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RAF Cosford Air Show 2016



"...the displays did lack the excitement that they have had in the past"

The RAF Cosford airshow is quite unique in that it is the RAF’s only formal airshow that they run themselves, with the support of hundreds of volunteers. The weather forecast was not brilliant for the day with rain forecast from 3pm, the scheduled time for the RAF Red Arrows to display.

This was my first time at RAF Cosford, and it had a lot to live up to from previous years shows, which is always a big ask for any show organiser but with the schedule seen it was going to be good.

The Airshow was also streamed live onto the Internet, so you could have watched it all from your armchair if you had not been able to get a ticket in time, as there were no tickets sales on the gates!

The airfield lies between Wolverhampton & Telford just a 5 minute drive from the M54, arriving on the airfield it looked good with good parking for all and plenty space for everyone which is nice to see with virtually the whole length of the runway being the crowd line.

The most striking feature across the airfield was the Static C130 Hercules of the Dutch Airforce, with queues’ all day long for a look over the aircraft and very informative talks with the aircrew on board.

As this airfield also has the RAF Museum on site there were some museum aircraft out on the static areas rather than being seen in the hangers which was a really nice feeling seeing them in the open air.


There was about 20 aircraft in total as statics for the day, from an old Bristol 188, which looks similar in style to the SR71 Blackbird, to the RAF Jaguar, a Hawker Siddeley Gnat aircraft which the Red Arrows were using before the Hawk aircraft of today. and the Fairey Delta. RAF Cosford has the largest stock of old retired Jaguars as they are now used for teaching Engineering which is based from RAF Cosford.

The show opened with a flypast of the Red Arrows and the RAF beach King in Formation along the length of the runway

The wind across the airfield was about 25 knots, gauged by watching the wind sock being blown about, so it was always going to be difficult for some displays to participate. The first failure was the RAF Falcons parachute team, with the wind speed and low cloud they could not jump safely so aborted in the air without leaving the aircraft.

The first of the jets was seen holding a few miles away waiting for its show time slot, and in no time at all the RAF Typhoon, Eurofighter, was over the airfield with its tail glowing bright orange from the afterburners pushing fuel into the exhaust pods. With its noise and speed of movement showing what a 21st Century aircraft is and has to be capable of doing. The Typhoon is always a great crowd pleaser and no one was disappointed, even though it did disappear into the low clouds it could still be heard by all.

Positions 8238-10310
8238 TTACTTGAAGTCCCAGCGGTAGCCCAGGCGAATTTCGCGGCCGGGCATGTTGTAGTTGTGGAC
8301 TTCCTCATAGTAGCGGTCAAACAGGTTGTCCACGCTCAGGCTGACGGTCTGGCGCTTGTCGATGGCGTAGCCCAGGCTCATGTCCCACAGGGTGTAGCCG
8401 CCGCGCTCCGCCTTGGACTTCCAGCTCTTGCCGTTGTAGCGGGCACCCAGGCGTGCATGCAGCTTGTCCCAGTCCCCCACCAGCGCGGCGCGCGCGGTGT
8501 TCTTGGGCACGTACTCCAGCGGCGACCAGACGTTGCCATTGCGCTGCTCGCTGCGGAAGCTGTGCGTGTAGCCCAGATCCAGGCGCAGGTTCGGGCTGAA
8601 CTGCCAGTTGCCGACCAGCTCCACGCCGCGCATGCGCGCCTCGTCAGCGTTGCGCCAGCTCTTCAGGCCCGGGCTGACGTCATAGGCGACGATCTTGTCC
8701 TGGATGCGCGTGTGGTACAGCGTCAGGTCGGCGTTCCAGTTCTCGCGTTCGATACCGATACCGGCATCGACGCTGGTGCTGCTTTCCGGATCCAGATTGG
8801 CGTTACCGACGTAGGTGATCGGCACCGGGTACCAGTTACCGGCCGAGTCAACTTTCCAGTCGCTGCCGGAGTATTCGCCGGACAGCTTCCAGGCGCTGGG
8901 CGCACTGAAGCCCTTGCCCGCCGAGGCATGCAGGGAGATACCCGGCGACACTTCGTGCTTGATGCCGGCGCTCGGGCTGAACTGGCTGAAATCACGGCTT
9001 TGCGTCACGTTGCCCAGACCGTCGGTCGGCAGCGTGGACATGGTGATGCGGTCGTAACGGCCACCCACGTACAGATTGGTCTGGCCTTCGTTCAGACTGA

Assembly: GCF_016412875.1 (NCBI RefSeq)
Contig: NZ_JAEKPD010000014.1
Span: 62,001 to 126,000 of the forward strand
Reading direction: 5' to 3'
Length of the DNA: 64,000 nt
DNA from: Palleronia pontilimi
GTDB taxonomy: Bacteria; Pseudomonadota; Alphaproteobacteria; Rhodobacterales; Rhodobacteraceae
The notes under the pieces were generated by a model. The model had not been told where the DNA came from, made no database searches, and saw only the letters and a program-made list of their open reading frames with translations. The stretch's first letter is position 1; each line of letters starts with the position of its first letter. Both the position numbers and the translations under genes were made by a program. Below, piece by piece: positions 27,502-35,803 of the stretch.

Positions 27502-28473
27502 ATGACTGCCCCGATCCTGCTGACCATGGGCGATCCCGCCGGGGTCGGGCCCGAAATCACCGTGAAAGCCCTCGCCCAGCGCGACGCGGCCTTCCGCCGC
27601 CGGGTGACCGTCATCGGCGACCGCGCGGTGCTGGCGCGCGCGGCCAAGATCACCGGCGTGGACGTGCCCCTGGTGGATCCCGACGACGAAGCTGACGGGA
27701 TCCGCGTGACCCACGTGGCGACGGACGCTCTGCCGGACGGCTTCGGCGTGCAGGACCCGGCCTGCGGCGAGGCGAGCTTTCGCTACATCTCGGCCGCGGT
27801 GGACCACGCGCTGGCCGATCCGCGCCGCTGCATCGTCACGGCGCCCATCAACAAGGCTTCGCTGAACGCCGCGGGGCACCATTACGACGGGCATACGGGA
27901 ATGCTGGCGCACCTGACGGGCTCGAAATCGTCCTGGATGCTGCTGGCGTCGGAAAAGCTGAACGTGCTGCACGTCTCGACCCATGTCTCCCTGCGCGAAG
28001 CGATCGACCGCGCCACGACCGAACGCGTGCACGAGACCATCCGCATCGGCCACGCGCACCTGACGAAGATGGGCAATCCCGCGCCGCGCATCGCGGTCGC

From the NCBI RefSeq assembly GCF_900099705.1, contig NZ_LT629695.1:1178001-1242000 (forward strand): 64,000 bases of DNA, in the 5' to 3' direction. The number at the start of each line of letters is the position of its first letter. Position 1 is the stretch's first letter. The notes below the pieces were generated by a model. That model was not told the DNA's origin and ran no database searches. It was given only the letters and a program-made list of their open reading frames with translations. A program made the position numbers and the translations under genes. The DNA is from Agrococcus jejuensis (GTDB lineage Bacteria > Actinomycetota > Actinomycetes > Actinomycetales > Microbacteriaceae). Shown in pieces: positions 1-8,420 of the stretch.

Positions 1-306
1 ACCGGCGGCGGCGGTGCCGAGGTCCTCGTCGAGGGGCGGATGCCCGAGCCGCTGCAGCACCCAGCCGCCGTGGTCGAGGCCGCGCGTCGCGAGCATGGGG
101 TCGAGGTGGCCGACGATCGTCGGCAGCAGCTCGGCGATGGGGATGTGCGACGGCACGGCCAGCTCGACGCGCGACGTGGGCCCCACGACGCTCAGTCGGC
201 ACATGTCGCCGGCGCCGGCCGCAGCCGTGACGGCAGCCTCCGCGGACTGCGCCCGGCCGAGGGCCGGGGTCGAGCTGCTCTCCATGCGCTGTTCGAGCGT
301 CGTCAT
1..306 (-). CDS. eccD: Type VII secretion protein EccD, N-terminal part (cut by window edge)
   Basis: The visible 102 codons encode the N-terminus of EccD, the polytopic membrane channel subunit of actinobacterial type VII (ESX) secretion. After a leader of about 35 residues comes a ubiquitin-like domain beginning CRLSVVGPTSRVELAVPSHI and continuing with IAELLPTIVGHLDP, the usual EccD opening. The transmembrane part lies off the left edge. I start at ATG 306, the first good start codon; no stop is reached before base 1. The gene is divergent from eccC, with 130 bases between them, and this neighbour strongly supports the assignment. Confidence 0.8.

The first of the old aircraft soon took off, swiftly followed by all of the “Great War” aircraft giving an amazing display in the aircraft of 100 years ago so slow compared to todays fast jets and you just have to admire the brave pilots who flew them with no protection against the wind, rain and enemy bullets that would have been fired at them from other aircraft or the ground for that matter. With just doped material, and a few bits of wood between them and the elements .

Seeing two Triplanes flying in a dog fight scenario just looked so surreal whilst at the same time there were biplanes and the, now, normal single wing aeroplane that we all see daily. It is quite incredible to think that in the space of just a few years we had gone from an aeroplane that needed three wings to get enough lift for take off to the normal mono wing that had more lift for flying.

A first time visitor was the Mig 15, which completed several flypasts and was so quiet. You could hardly hear it from where I was standing. This was a very unusual sight to be seen at a UK airshow.

The Red Arrows performed their Flat display due to the low cloud base that was present for all of the day. With a rapturous round of applause at the end of the display everyone seemed happy enough.

As the Reds finished their display so the weather gods decided enough was enough and the rain started, the final acts displayed in the rain but to a diminishing crowd as people started to make their way to their cars. The Apache display and pyrotechnics was superb despite the weather. The weather affected so many display aircraft in not being able to display at RAF Cosford this year, which is always a disappointment for all the hard work that goes into the organisation of any airshow.

This was one of the first major airshows under the new CAA regulations and it was felt that the displays did lack the excitement that they have had in the past, only time will tell how this will affect the shows in the future and if any further changes will take place.

Review by Ian Birdsey
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